Helping kids save money and build financial confidence, $1 at a timeAugust 26, 2020 | By Kristin Kloberdanz
Five years ago, Tanya Van Court’s daughter, Gabrielle, was about to turn nine. For her birthday, she asked for a bike — and an investment account. Her mom had her do some extra chores around the house, telling Gabrielle that if she could save $100, Van Court would match her $100 and set up an account. When her birthday rolled around, Gabrielle had saved only $35. At the same time, she received a number of gifts from relatives that she simply didn’t want or need.
Out of that moment of frustration an idea was born. Van Court thought, what if I get other kids to think about money in the same way? What if, instead of getting gifts they don’t want, kids could ask friends and relatives to contribute to a fund to help them save for the things they really wanted?
“And then I realized, wow, I don’t think anyone is better equipped to do this than me,” Van Court says with a laugh.
Van Court had worked at Nickelodeon for six years in digital strategy, helping devise and design programs that were entertaining and educational for children. “It was all about bridging gaps,” she says. “If a kid with a single parent who has two jobs has no choice but to watch Dora all day long on TV, I wanted to make sure that kid is just as ready for preschool as other kids with full-time nannies who are teaching them things.”
After Nickelodeon, Van Court moved to Discovery Education, where she marketed digital textbooks and created captivating content for kids, embracing the notion that learning can be fun and fun learning can be effective.
Her daughter’s birthday wish got Van Court thinking about a money-saving app for kids. “And then I talked to so many parents who wanted even more: a real savings account, an allowance, financial literacy and a debit card for older kids,” she says. “And they wanted it to be fun!”
In 2016, Van Court launched Goalsetter as a website and entered an accelerator program to get initial feedback. Separately, she spent time surveying parents on what they wanted for their kids. The next year, Van Court found a banking partner, Evolve Bank & Trust, and built the app, which launched in 2019. The company continues to raise investment funding to keep updating and building its app, while donating 5% of its revenue to children’s charities.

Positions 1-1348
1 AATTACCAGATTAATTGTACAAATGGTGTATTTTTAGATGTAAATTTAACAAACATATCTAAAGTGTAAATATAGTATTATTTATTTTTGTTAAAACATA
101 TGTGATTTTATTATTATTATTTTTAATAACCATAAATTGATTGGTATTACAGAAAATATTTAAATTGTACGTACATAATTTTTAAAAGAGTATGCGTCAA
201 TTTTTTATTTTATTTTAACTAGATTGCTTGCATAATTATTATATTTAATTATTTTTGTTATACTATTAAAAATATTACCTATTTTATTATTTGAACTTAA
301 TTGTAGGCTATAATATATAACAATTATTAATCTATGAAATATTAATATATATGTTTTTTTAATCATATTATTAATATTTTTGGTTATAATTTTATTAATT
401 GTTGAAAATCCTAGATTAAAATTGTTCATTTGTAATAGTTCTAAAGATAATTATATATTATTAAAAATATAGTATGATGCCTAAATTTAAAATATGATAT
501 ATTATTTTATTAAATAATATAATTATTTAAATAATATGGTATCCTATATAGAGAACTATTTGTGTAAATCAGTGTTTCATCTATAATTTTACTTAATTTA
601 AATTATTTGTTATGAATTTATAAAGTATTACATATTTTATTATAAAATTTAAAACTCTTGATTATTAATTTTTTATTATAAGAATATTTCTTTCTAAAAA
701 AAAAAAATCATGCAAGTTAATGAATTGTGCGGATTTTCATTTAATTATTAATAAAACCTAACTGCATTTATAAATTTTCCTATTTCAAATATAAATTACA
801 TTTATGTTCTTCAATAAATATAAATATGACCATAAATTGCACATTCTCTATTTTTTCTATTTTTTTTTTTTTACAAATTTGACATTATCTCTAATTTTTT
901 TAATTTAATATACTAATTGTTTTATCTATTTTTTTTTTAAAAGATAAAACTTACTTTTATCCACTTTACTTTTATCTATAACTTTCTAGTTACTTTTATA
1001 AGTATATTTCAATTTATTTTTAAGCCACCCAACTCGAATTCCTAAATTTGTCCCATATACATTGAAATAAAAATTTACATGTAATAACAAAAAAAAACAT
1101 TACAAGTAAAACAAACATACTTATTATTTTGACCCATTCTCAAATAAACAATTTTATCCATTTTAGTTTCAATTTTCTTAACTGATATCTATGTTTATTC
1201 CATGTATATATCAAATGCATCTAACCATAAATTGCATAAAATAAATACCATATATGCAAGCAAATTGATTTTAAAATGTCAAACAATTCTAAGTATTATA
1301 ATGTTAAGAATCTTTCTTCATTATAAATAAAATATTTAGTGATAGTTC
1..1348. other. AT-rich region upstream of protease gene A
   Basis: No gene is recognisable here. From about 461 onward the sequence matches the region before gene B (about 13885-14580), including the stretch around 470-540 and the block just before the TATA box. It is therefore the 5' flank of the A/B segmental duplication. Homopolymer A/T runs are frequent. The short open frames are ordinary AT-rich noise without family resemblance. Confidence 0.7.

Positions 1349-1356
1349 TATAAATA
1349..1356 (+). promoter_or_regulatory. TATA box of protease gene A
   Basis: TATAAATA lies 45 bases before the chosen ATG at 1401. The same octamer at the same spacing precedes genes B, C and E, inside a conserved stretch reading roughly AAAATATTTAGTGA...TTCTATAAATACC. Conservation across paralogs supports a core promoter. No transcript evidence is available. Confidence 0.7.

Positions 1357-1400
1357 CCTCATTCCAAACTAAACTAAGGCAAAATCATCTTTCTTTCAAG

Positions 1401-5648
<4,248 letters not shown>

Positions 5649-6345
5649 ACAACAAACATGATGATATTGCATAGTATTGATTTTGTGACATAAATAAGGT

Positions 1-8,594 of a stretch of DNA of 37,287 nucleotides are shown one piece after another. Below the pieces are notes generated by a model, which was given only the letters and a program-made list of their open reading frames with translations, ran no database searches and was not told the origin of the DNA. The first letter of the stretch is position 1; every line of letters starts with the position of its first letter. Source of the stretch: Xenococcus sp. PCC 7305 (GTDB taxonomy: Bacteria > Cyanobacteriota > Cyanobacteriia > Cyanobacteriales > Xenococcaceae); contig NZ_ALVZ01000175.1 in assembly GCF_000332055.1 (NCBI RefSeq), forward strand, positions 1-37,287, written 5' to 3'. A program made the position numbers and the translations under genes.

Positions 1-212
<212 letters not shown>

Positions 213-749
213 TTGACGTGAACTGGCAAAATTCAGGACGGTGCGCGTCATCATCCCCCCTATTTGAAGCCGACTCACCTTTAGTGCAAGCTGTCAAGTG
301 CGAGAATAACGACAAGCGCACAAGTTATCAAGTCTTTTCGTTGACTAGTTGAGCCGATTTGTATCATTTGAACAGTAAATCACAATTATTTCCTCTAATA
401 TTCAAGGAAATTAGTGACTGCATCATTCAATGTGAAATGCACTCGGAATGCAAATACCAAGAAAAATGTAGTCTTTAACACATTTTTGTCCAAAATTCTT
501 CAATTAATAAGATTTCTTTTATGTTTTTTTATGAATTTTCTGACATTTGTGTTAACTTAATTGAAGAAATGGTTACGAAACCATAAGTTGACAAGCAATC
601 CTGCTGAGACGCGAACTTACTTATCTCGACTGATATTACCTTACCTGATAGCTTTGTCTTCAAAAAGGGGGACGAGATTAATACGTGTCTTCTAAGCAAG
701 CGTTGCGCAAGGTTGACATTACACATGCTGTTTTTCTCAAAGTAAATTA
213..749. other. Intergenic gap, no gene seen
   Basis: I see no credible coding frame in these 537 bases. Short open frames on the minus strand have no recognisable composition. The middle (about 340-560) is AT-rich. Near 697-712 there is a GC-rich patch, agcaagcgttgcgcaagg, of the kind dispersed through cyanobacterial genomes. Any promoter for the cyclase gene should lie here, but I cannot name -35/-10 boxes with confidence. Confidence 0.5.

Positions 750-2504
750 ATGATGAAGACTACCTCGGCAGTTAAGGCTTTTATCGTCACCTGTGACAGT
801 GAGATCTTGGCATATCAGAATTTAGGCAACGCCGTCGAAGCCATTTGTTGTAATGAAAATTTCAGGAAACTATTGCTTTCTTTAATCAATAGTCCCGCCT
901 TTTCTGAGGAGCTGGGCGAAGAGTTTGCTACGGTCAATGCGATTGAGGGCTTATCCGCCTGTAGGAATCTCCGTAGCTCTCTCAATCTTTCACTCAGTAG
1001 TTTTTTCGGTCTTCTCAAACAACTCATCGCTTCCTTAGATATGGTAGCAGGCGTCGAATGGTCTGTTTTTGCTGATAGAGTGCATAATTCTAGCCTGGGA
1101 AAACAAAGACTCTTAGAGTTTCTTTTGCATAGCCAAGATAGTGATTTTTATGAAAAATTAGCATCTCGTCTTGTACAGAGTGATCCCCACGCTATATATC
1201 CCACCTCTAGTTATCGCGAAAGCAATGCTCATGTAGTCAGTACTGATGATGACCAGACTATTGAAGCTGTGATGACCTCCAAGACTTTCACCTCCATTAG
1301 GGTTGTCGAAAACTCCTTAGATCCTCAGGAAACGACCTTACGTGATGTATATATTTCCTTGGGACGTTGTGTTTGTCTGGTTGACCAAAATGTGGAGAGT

Van Court, who is Black, says she wants to reach Black children specifically with this app. She points out that kids with savings accounts are six times more likely to go to college and four times more likely to own stocks, yet the Black community is projected to have a negative net worth by 2053. “We are at a place in America where the wealth gap is a chasm,” Van Court says. “I don’t see us reversing this trend with 40-year-olds, but we can begin reversing it with Black kids by making sure everyone has a savings account.”
On the most basic level, Goalsetter helps children (and their parents) see what’s in their savings account at any time. Parents can set up regular allowances. Kids of all ages can establish goals for purchases and see how they are doing. They can bucket money into saving, spending and sharing, and their parents can even “round up” their purchases to the next dollar so that extra money goes into savings. Friends and family can contribute to these goals — or to their savings account, just by linking to the app.
By the end of summer, there will be a companion Mastercard debit card called Cashola for older teens where they can make peer-to-peer payments. Everything on there is protected with encrypted security and insured by the FDIC.
But this is no boring bank account app. Remember how Van Court educated all those kids while they were watching “Dora the Explorer”? She has taken those learnings to Goalsetter, which is part of Mastercard’s startup engagement program Start Path, helping startups make connections and access the technology and expertise they need for scale.
The app features memes and gifs, hip-hop personalities and pop culture references — making learning about money a lot of fun, Van Court says. “A little girl was recently interviewed on ABC about Goalsetter and she said she loves how the app is teaching her things about money she never knew she should know, like frugality and compound interest.”
On Juneteenth (June 19) of this year, Van Court launched a nationwide initiative to get 1 million Black children set up with savings accounts. Goalsetter, with the help of popular Black TikTok personalities, is asking banks, financial institutions, large retailers and tech giants to seed accounts for Black children. “Juneteenth is all about freedom from slavery and oppression and lack of opportunity and lack of economic opportunity,” she says. “One hundred and 50 years later, they still don’t have financial freedom.
“What we are bringing to kids and families overall is financial freedom and confidence so parents can have peace of mind that their kid is financially independent, whether they are Black, white, Latino; rich, middle class or poor,” says Van Court, adding that thousands of families are currently using the app. “Our goal is to get Goalsetter and the Cashola card and financial literacy into the hands of all kids in America — because you can’t live the dream if you don’t speak the language.”